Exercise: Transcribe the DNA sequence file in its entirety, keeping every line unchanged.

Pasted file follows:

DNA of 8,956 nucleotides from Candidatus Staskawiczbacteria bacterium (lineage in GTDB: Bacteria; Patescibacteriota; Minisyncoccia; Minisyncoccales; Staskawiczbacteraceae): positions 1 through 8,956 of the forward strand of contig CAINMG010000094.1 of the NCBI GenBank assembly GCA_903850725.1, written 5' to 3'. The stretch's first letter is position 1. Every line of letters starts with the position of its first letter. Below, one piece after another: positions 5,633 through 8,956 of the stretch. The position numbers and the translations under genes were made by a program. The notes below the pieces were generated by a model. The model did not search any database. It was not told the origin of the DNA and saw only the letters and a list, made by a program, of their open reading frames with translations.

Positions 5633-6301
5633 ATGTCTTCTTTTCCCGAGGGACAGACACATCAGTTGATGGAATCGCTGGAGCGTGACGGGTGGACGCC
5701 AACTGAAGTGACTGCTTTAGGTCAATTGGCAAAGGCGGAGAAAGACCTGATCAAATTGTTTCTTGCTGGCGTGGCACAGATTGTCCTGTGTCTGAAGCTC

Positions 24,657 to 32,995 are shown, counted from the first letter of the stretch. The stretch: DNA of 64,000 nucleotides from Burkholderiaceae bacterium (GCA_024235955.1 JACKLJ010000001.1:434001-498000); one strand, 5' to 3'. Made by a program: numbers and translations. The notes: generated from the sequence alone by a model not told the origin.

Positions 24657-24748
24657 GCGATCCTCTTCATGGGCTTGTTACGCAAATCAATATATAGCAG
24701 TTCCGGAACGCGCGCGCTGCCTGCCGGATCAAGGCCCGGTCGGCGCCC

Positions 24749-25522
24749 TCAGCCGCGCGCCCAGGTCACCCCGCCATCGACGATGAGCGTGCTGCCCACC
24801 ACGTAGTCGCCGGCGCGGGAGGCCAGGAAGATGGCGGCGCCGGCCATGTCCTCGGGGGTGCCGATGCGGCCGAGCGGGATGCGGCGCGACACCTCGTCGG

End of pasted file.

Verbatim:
DNA of 8,956 nucleotides from Candidatus Staskawiczbacteria bacterium (lineage in GTDB: Bacteria; Patescibacteriota; Minisyncoccia; Minisyncoccales; Staskawiczbacteraceae): positions 1 through 8,956 of the forward strand of contig CAINMG010000094.1 of the NCBI GenBank assembly GCA_903850725.1, written 5' to 3'. The stretch's first letter is position 1. Every line of letters starts with the position of its first letter. Below, one piece after another: positions 5,633 through 8,956 of the stretch. The position numbers and the translations under genes were made by a program. The notes below the pieces were generated by a model. The model did not search any database. It was not told the origin of the DNA and saw only the letters and a list, made by a program, of their open reading frames with translations.

Positions 5633-6301
5633 ATGTCTTCTTTTCCCGAGGGACAGACACATCAGTTGATGGAATCGCTGGAGCGTGACGGGTGGACGCC
5701 AACTGAAGTGACTGCTTTAGGTCAATTGGCAAAGGCGGAGAAAGACCTGATCAAATTGTTTCTTGCTGGCGTGGCACAGATTGTCCTGTGTCTGAAGCTC

Positions 24,657 to 32,995 are shown, counted from the first letter of the stretch. The stretch: DNA of 64,000 nucleotides from Burkholderiaceae bacterium (GCA_024235955.1 JACKLJ010000001.1:434001-498000); one strand, 5' to 3'. Made by a program: numbers and translations. The notes: generated from the sequence alone by a model not told the origin.

Positions 24657-24748
24657 GCGATCCTCTTCATGGGCTTGTTACGCAAATCAATATATAGCAG
24701 TTCCGGAACGCGCGCGCTGCCTGCCGGATCAAGGCCCGGTCGGCGCCC

Positions 24749-25522
24749 TCAGCCGCGCGCCCAGGTCACCCCGCCATCGACGATGAGCGTGCTGCCCACC
24801 ACGTAGTCGCCGGCGCGGGAGGCCAGGAAGATGGCGGCGCCGGCCATGTCCTCGGGGGTGCCGATGCGGCCGAGCGGGATGCGGCGCGACACCTCGTCGG